How to Tell your Asymptote from a Hole in the Graph.

The fifth in the Graphing Calculator / Technology series

(The MPAC discussion will continue next week)

Seeing discontinuities on a graphing calculator is possible; but you need to know how a calculator graphs to do it. Here’s the story:

The number you choose for XMIN becomes the x-coordinate of the (center of) the pixels in the left most column of pixels. The number you choose for XMAX is the x-coordinate of the right most column of pixels. The distance between XMIN and XMAX is divided evenly between the remaining pixels so that all the pixels are evenly spaced across the screen (the same distance apart). The rows of pixels are done the same way evenly spacing them between YMIN and YMAX.

This spacing is usually not at “nice” values as can be seen by just moving the cursor across the screen and noticing the x-values or y-values at the bottom of the screen.

The cursor is located one pixel to the right of the y-axis and one pixel above the x-axis in the “standard” window of a TI-8x. Note the coordinates of that pixel at the bottom of the screen.

The cursor is located one pixel to the right of the y-axis and one pixel above the x-axis in the “standard” window of a TI-8x. Note the coordinates of that pixel at the bottom of the screen. These are the distances between the pixels.

To draw a graph, the calculator takes the x-coordinate of each pixel, calculates the corresponding y-value and turns on the pixel in that column with closest y-pixel-coordinate. If set in a connect mode, the calculator turns on several pixels in adjacent columns so that the y-values seem to connect; this is why the graph often looks jagged in steep sections of the graph. If you are in DOT mode, this does not happen and only one pixel in each column is on.

If you move the cursor over one of the points on a graph, you will see the pixel coordinates, NOT the actual y-coordinates. Use TRACE to see the actual y-coordinate. This is why when finding intersections, you should not just move the cursor over the point, but rather use “intersect” to see the actual y-value of the function.

If the function is undefined for some x-pixel value, then no pixel will turn on in that column. If the function is undefined for some value between the pixel values, then nothing happens because the calculator has not evaluated the function there, so the graph seems to be continuous.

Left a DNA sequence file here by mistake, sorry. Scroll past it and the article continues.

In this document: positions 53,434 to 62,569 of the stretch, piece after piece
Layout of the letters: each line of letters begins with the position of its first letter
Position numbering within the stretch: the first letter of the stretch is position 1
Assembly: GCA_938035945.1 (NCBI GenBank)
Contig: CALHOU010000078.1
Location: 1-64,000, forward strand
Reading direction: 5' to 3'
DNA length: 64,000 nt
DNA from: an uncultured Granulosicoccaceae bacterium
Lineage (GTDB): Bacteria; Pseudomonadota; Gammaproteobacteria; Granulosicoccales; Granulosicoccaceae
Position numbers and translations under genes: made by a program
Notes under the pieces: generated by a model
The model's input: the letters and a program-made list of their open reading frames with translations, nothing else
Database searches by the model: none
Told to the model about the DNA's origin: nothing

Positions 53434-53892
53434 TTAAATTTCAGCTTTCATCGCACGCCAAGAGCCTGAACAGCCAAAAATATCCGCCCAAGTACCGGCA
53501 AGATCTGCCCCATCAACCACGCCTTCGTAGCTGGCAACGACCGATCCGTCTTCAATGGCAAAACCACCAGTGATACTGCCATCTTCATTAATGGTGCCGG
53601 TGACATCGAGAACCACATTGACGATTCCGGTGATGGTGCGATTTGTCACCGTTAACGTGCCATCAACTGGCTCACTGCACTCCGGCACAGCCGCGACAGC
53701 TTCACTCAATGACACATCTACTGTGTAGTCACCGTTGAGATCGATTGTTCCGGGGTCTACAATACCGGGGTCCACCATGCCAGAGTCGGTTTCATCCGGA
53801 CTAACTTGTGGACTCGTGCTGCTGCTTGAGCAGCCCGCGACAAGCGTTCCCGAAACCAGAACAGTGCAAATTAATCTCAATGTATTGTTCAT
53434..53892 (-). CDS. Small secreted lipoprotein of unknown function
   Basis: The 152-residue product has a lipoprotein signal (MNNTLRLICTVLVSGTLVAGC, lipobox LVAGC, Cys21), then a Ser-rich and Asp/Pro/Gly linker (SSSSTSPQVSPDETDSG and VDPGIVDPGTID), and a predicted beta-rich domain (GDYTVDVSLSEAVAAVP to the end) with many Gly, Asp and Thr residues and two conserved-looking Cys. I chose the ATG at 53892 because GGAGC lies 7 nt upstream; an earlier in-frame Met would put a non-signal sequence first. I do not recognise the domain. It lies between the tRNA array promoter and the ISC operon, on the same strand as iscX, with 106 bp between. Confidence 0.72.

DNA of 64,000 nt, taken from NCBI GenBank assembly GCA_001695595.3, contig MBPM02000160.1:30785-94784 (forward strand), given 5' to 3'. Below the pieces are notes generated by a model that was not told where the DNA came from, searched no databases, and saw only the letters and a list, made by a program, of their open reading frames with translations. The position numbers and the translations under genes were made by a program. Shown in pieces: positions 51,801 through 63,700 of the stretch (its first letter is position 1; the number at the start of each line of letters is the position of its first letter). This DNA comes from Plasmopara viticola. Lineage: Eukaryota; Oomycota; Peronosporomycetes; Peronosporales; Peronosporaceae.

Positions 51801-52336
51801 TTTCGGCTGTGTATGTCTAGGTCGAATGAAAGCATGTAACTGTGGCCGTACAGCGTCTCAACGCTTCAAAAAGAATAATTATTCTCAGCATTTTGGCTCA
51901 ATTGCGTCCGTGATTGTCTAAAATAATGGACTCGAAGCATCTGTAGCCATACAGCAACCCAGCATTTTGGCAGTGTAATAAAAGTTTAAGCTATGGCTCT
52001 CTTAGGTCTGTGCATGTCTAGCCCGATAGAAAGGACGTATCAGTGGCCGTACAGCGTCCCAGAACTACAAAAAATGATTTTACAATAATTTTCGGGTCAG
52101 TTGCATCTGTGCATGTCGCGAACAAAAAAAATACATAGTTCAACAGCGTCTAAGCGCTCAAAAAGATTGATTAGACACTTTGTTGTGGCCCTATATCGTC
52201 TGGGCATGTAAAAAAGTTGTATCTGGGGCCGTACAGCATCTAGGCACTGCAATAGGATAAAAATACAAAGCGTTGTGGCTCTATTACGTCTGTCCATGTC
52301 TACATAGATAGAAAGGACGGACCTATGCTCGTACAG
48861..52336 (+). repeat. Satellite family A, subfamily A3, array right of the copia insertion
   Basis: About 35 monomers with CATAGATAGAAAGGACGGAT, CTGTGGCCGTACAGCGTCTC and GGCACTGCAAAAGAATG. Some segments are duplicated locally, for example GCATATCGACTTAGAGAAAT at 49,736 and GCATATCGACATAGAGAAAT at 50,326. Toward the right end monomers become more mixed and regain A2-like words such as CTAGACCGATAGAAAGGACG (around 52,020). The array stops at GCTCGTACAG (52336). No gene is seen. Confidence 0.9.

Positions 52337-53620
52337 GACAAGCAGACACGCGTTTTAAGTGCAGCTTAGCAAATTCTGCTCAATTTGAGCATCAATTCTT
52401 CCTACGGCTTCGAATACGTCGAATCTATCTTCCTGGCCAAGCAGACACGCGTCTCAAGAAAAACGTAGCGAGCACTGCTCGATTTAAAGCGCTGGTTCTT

Vertical “asymptotes” are the result of the calculator not evaluating the function at the undefined value; rather it connects the value on one side of the asymptote off the bottom of the screen with the next value on the other side of the asymptote off the top of the screen. If the asymptote appears exactly at a pixel value, then no “asymptote” will appear and that column of pixels will have no pixel turned on. (Some newer calculators and newer operating systems on older calculators have made adjustments so that the “asymptotes” do not show up. In some systems this feature can be turned on or off.)

The function $latex \displaystyle y=\frac{3\left( x-2 \right)}{\left( x-2 \right)\left( x+2 \right)}$ in the standard window. The vertical line is not really the asymptote and the “hole” at (2, 0.75) is not seen.

The function \displaystyle y=\frac{3\left( x-2 \right)}{\left( x-2 \right)\left( x+2 \right)} in the standard window. The vertical line is not really the asymptote and the “hole” at (2, 0.75) is not seen.

A removable discontinuity, a hole in the graph (really a skipped pixel), can be seen, if it occurs at a pixel value. Since in most examples the hole is at an integer or other “nice” number, you will not see them in the “standard” window. Use a “decimal” window, which has been chosen in advance so the x-values of the pixels are integers and nice decimals. (To see this, in a decimal window move the cursor around and notice the pixel coordinates).

The other thing you can do is adjust the XMIN and XMAX values so that the distance between them will land on integer values. (Nice project for your class – the number of pixels can be found in the guidebook, or you can count them. In the old days, before decimal windows, this was necessary – it was called finding a “friendly window.”)

The function $latex \displaystyle y=\frac{3\left( x-2 \right)}{\left( x-2 \right)\left( x+2 \right)}$ in the “decimal” window. The “asymptote” is not shown and the “hole” at (2, 0.75) is visible.

The function \displaystyle y=\frac{3\left( x-2 \right)}{\left( x-2 \right)\left( x+2 \right)} in the “decimal” window. The “asymptote” has disappeared and the “hole” at (2, 0.75) is now visible.

Zooming in or out may change these values so the hole or asymptote disappears.

For a related idea see the post My Favorite Function

 

 


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One thought on “How to Tell your Asymptote from a Hole in the Graph.

  1. I recently took a graduate level Technology Visualization Class, and the professor commented that you should not be able to see a point discontinuity because points have no dimension. After much reflection and careful consideration (and referencing Euclid), I now agree. When using more sophisticated software, you won’t see a point discontinuity by zooming in. You must rely on using a trace feature if you want to see that the function is undefined at a particular x value. I tried the zoom feature using the TI-Nspire and could not see a whole. I also tried to see a whole using Geogebra and Desmos and neither software would show a whole. At the calculus level, I think it is important to show the computer models in addition to a basic graphing calculator limited by the screen pixels.

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